Giuseppe Sandro Mela.
I tedeschi sono menti semplici, che riescono a comprendere solo segnali semplici, chiari, incontrovertibili.
Danno il meglio di sé stessi solo dopo essere stati sottoposti a massicci bombardamenti a tappeto oppure dopo che l’Armata Rossa li aveva invasi: hanno capito di aver perso la guerra quando i russi hanno parcheggiato i loro carri armati sulla verticale della cancelleria. La fotografia dovrebbe essere eloquente.
Adesso che i guai sono stati fatti e che sono quasi irreversibili, la Csu si sveglia.
«Horst Seehofer, state premier of Bavaria, is set to step down but will remain head of the CSU as part of a party compromise»
«Horst Seehofer is set to step down as Bavaria’s state premier before local elections next year in order to end an internal crisis within his Christian Social Union (CSU), the sister party of Chancellor Angela Merkel’s Christian Democratic Union (CDU)»
«Seehofer, who will retain his position as party leader, is to be replaced at the helm of the Bavarian government by the state’s current finance minister, Markus Söder»
«Seehofer has been under pressure to resign or give up some power after the CSU took a drubbing in September’s federal election, getting 38.8 percent of the Bavarian vote compared to 49.3 percent in the 2013 ballot.»
«Söder, a fierce critic of Merkel’s refugee policy»
* * * * * * *
Lo avevamo annunciato già il primo di dicembre.
Il motivo è semplice: tra poco in Baviera si va a votare e la Csu sarà massacrata.
Ed il massacro della Csu comporterà la caduta dell’Union, ossia della passata coalizione tra Cdu e Csu, asse portante della politica tedesca.
E con la caduta dell’Union, l’Europa Unita andrà in mille pezzi.
I destini dell’Italia sono stati decisi in Baviera.
«da tempo immemorabile la Csu, ha sempre conquistato la maggioranza assoluta dei voti.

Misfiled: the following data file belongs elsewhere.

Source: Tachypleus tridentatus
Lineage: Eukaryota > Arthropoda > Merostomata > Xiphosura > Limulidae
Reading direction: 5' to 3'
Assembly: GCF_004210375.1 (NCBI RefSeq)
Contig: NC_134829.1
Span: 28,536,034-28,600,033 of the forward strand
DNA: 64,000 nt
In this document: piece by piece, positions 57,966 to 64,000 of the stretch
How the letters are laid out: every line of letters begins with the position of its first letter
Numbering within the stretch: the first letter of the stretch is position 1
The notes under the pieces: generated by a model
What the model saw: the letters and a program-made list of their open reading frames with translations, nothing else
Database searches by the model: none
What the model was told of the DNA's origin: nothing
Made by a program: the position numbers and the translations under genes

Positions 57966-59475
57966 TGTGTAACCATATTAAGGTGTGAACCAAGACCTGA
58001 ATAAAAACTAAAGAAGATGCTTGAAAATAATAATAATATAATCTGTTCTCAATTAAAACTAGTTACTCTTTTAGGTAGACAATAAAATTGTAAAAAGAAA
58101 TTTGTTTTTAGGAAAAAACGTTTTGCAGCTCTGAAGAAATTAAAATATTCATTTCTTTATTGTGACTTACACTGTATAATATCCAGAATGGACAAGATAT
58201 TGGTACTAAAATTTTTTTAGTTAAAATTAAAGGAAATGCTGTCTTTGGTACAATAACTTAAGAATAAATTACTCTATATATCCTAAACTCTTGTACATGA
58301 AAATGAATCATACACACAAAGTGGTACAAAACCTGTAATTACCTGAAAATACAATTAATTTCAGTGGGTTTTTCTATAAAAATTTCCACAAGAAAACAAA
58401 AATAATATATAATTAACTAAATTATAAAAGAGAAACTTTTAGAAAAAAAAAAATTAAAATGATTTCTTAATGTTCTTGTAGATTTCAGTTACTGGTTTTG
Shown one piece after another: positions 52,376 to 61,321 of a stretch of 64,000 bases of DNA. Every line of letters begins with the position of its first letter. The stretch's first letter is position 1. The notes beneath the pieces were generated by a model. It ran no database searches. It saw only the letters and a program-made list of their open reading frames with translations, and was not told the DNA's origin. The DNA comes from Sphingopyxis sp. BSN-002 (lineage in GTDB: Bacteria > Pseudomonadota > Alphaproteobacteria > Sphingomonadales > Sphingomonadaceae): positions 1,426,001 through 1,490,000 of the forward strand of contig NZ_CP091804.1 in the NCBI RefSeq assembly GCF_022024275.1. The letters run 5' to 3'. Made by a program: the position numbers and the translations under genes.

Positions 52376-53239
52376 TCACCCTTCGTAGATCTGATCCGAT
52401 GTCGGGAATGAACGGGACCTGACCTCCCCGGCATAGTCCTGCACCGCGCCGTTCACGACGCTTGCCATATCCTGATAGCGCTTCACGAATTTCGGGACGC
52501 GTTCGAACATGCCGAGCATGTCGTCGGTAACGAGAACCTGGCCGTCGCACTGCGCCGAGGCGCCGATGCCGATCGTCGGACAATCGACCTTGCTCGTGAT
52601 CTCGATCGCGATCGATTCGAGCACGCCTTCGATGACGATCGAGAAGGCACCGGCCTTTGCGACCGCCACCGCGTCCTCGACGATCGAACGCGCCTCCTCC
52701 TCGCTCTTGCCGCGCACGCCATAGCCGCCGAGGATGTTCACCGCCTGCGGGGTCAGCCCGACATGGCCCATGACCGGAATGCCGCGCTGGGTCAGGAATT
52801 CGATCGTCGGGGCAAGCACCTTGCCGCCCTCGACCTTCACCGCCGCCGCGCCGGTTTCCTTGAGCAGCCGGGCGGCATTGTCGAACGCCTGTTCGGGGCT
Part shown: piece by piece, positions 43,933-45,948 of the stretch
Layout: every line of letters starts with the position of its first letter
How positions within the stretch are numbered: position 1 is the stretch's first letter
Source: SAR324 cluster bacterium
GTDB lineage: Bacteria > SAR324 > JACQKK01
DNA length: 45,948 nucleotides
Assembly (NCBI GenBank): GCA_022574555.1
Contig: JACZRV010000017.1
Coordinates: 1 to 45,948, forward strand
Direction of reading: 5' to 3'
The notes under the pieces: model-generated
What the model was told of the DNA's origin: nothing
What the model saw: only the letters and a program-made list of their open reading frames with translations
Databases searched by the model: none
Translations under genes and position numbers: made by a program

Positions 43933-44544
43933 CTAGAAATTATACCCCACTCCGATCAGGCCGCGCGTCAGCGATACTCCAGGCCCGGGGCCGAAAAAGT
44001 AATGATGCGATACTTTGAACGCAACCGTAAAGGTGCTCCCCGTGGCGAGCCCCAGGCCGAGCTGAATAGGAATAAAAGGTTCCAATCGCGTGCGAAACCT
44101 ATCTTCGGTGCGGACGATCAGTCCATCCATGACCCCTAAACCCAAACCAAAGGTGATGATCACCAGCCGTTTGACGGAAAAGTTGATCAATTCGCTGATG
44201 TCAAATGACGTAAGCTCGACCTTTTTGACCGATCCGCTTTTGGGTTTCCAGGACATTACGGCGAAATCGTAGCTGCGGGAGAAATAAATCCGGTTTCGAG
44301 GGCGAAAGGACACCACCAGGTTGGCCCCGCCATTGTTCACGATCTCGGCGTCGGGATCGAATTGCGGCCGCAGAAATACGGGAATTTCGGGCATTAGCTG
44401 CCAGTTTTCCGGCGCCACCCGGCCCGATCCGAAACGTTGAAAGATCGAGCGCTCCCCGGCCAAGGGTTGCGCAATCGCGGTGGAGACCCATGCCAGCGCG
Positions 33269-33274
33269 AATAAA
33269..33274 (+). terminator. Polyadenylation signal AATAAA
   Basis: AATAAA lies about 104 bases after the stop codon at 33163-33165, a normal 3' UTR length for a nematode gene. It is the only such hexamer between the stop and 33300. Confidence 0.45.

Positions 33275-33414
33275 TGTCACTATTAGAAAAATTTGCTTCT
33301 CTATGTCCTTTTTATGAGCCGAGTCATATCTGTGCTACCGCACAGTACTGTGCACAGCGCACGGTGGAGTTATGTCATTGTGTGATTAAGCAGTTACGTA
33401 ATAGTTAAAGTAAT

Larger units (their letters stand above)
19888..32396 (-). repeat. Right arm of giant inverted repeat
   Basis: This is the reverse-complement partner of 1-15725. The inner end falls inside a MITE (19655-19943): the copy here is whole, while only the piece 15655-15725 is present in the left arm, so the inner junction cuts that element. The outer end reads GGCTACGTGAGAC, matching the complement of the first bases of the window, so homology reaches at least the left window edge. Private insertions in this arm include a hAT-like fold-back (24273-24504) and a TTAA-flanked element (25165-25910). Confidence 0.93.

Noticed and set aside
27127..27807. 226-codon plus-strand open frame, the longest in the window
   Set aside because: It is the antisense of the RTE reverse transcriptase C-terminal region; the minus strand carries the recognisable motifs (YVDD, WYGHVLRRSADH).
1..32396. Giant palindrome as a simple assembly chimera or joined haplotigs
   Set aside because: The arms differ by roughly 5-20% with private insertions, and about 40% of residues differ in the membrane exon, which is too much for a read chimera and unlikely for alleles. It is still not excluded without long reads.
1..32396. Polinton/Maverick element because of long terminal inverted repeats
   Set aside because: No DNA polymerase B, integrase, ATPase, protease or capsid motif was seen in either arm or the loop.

Poi venne il cancellierato Merkel, e nulla rimase intentato per praticare politiche impopolari al punto tale da decretarne la débâcle del 24 settembre.
Le proiezioni elettorali per la Baviera sono sinistre. Se si realizzassero alle urne sarebbe un disastro per Csu e per Cdu.
La Csu perderebbe -10.5 punti percentuali, scendendo al 37%. La socialdemocrazia perderebbe 5 punti percentuali, scendendo dal 20.6% al 15%. AfD si confermerebbe terzo partito bavarese, conquistandosi un sonoro 14% estratto dal nulla, ed Fdp guadagnerebbe 4.5 punti percentuali, arrivando all’8%.»
* * * * * * *
I bavaresi hanno fatto oggi quello che avrebbero dovuto fare quattro anni fa.
Manca solo l’operazione finale. Cacciare a pedate Frau Merkel.
Ma evidentemente per fare questa cosa di sano buon senso tedeschi e bavaresi devono prendere ancora una buona dose di calci nei denti.
«La morte di uno può salvare il popolo, disse Caifa profetando».
→ Reuters. 2017-12-04. Germany’s CSU picks right-winger as candidate for Bavaria premier
MUNICH (Reuters) – Lawmakers of Germany’s Christian Social Union (CSU), the Bavarian sister party of Chancellor Angela Merkel’s conservatives, have nominated rightwinger Markus Soeder as candidate for state premier in a regional election.
The future of current premier Horst Seehofer – a Merkel ally – had been in question since a general election in September that saw Merkel’s bloc, which includes the CSU, lose ground to the far-right, anti-immigrant Alternative for Germany (AfD).
CSU parliamentary group leader Thomas Kreuzer said lawmakers had unilaterally agreed to nominate Soeder, a fierce critic of Merkel’s refugee policy, as candidate to run for state premier in next year’s Bavarian state election.
His nomination could complicate Merkel’s efforts to form a stable national government with the centre-left Social Democrats (SPD).
Soeder said he welcomed a decision from Seehofer to stay on as CSU party leader since this would help to find a way out of the political impasse in Berlin. Seehofer is expected to adress reporters at a news conference at 1300 GMT.